The only way to explain my relationship with our office printer is, "Can't live with him, can't live without him." If I ever were to attempt to divorce myself from this machine, it would erupt with a Heather Mills/Paul McCartney court case involving dozens of transcripts describing the damages to my level of stress. Even when I try to perform the required maintenance and change the ink drums, it still manages to spit back at me and cover my clothes with neon brite colored powder ( I looked as though Rainbow Brite had attacked me that day, neon green is not my color).
So how do I improve my relationship with this machine I need so much to exist (marketing means promotion means materials means paper means printing) that is not only expensive (paper and ink costs) but also stressful (I'm currently waiting with baited breath for my IT guy to show up). I download EcoFont of course, to save some mula on our ink costs. So what do fonts have to do with saving ink, you ask? Everything. It's not just those 4X6 color photo prints of Uncle Moe's Christmas party that are draining your cartridge. Ecofont is a brand new font designed by Spranq, a group of Dutch researchers who have done boat loads of testings trying to figure out how much of the letters we can remove for it to still be legible.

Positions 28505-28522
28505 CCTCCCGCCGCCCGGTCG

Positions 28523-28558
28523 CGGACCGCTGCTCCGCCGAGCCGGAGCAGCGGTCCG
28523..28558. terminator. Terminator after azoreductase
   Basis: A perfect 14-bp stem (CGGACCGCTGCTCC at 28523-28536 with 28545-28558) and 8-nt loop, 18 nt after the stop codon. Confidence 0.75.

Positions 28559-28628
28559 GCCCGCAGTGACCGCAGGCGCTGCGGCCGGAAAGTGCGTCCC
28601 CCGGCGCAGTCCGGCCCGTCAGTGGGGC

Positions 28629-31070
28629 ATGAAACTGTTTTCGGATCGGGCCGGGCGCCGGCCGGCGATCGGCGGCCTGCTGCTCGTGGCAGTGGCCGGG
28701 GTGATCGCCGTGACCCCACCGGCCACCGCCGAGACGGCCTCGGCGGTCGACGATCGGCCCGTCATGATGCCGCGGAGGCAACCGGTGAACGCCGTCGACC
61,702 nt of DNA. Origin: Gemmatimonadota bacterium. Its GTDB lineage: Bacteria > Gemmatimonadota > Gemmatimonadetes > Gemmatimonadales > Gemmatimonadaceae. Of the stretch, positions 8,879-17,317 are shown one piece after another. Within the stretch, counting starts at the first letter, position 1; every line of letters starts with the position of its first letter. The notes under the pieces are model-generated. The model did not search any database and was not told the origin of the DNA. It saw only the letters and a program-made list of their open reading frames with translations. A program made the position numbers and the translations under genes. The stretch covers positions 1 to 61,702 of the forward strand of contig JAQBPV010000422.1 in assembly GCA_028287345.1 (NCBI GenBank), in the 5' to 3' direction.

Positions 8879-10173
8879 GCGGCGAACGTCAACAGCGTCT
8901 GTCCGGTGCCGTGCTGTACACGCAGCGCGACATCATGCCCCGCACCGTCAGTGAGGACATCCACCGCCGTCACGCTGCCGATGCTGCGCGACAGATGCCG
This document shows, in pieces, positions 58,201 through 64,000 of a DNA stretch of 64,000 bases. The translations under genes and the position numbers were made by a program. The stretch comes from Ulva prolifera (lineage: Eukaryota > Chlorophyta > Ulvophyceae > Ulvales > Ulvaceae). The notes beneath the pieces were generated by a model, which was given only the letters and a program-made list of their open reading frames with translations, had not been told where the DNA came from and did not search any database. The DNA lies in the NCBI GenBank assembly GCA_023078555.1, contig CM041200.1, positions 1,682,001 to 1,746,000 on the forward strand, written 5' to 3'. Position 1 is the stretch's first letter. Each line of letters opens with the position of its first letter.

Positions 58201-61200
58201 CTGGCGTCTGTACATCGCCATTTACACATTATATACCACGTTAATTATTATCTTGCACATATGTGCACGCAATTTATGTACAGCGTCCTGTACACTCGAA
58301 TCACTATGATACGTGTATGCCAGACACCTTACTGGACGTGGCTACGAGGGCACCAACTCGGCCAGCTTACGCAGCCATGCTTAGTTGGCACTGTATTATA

Why did Spranq spend so much time on creating a new font with holes making it look similar to Swiss cheese? Well, in addition to printers wasting papers, it's also wasting printer cartridges that are likely to end up in landfills. I'm sure you can agree that printer cartridges are not biodegradable like a banana peel. Hence to say, we're hurting the environment. EcoFont users will use 20percent less ink by removing as much of each letter as they can while still being able to read it.
So if your new resolution was to be more kind to the earth, this is a great jump-off, then go sign up for the curbside recycling.